New mums encouraged not to carry car seats

Mums are being warned of the health risks involved when carrying baby car seats

New mums are being encouraged to transport bub to and from the car in a baby carrier or sling, rather than carry their baby in heavy car seats, to prevent possible injuries.

Experts say car seats are already heavy and bulky, and with the added weight of a baby, lifting them can cause women to develop or worsen pelvic organ prolapse.

Physiotherapists say car seats shouldn’t be removed from a car by a new mum for at least the first six to eight weeks after birth. The UK’s Professional Network of Pelvic, Obstetric and Gynaecological Physiotherapy (POGP) told the BBC that car seats aren’t designed to be carried.

“You’re carrying a heavy weight off to one side far away from your body often with your hand turned backwards or forwards and that’s not a comfortable or ergonomic way to carry something,” explained Amanda Savage, from POGP.

How to safely transport baby to the car

going out with newborn baby

New mums are being urged to carry their babies in a sling or baby carrier. If baby has to be carried in the car seat, the advice is to keep it as close to your body as possible and avoid extreme twisting.

The BBC reports that the UK’s Baby Products Association says strict safety regulations inhibit making car seats lighter but, “brands are always looking at solutions to provide greater ease of use for parents as well as to protect their wellbeing”.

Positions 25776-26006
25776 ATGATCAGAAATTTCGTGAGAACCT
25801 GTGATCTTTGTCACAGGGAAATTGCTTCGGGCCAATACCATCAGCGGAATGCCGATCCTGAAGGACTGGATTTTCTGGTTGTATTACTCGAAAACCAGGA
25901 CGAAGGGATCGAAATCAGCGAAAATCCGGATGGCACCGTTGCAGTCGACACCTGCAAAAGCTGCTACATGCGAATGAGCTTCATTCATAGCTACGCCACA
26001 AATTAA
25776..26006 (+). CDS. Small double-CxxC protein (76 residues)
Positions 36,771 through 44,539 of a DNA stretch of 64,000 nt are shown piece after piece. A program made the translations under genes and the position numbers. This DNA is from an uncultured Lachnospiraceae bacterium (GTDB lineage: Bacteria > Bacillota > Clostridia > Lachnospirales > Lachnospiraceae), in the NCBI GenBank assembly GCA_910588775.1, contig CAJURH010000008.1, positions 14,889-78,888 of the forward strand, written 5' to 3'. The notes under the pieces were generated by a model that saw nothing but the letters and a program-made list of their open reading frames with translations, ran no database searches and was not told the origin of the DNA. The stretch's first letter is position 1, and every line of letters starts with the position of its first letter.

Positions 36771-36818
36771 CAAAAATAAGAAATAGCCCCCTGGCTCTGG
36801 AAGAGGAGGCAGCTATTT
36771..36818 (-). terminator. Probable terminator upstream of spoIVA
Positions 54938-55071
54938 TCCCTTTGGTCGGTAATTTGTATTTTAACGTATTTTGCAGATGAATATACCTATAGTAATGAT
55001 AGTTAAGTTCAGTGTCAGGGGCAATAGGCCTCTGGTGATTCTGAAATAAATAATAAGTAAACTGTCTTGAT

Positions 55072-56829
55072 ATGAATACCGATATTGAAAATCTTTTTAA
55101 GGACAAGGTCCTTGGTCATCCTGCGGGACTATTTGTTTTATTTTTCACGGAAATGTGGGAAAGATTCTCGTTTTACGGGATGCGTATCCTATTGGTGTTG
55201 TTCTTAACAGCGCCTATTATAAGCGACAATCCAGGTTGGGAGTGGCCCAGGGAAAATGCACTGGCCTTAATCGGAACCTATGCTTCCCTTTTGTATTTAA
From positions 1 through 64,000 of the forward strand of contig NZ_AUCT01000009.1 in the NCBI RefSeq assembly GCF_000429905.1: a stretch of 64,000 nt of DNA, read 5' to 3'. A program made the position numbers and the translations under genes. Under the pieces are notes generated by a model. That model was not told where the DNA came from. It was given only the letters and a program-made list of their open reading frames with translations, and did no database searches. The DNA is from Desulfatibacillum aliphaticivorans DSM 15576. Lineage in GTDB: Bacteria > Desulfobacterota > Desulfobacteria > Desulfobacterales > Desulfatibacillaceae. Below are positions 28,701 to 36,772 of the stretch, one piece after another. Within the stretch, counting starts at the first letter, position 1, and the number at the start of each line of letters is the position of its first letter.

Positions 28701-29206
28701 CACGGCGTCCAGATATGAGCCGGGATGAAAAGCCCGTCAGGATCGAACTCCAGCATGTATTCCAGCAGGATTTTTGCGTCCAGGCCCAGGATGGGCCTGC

“Carbon fibre construction, which is extremely strong and lighter than most plastics, may be a possibility in the future, but it is extremely expensive and likely to make the manufacturing costs prohibitive and beyond the reach of most families.”

What is a pelvic organ prolapse?

It’s when one or more of the organs in the pelvis slip down from their normal position and bulge into the vagina. The largest cause of prolapse is pregnancy and birth – it happens to half of women who have been pregnant. The pelvic floor weakens during pregnancy and childbirth, particularly if you’ve had to push for a long time.

According to The Royal Women’s Hospital lots of women don’t even notice a prolapse when it first happens, but as it moves down you may:

  • Sense that your vagina is different. It may feel heavy or like it is dragging. This may be more noticeable when you sneeze or cough. And if you have been standing for a long time or have done something very physical such as running.
  • See or feel a lump. This can be inside your vagina or poking out of it.
  • Have achy pain in your pelvic region or back.
  • Have difficulty going to the toilet. You may need to urinate a lot, have trouble emptying your bladder or bowel, or urinate accidentally.
  • Have a urinary tract infection (UTI) that often comes back again.
  • Some women also say they have discomfort, pain or less sensation during sex.

Ask other mums

Wondering how other mums are coping with postnatal life? Our pregnancy and baby groups on Facebook are a safe and supportive place for new mums to ask questions with other mums due or had their babies around the same time as you.

Click here and join your group today.

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